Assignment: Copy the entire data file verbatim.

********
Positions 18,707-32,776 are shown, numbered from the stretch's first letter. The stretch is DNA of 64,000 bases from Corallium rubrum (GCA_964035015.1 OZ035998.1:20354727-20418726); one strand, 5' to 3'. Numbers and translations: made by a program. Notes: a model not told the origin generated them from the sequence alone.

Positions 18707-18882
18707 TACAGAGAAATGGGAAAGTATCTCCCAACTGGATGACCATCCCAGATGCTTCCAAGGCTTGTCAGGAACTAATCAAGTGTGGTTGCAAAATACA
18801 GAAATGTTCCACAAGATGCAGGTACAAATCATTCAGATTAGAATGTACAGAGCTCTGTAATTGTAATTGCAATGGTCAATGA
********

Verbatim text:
Positions 18,707-32,776 are shown, numbered from the stretch's first letter. The stretch is DNA of 64,000 bases from Corallium rubrum (GCA_964035015.1 OZ035998.1:20354727-20418726); one strand, 5' to 3'. Numbers and translations: made by a program. Notes: a model not told the origin generated them from the sequence alone.

Positions 18707-18882
18707 TACAGAGAAATGGGAAAGTATCTCCCAACTGGATGACCATCCCAGATGCTTCCAAGGCTTGTCAGGAACTAATCAAGTGTGGTTGCAAAATACA
18801 GAAATGTTCCACAAGATGCAGGTACAAATCATTCAGATTAGAATGTACAGAGCTCTGTAATTGTAATTGCAATGGTCAATGA